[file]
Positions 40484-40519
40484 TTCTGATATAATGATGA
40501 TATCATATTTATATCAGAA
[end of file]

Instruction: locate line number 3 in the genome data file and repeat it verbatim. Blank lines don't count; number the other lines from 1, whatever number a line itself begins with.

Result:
40501 TATCATATTTATATCAGAA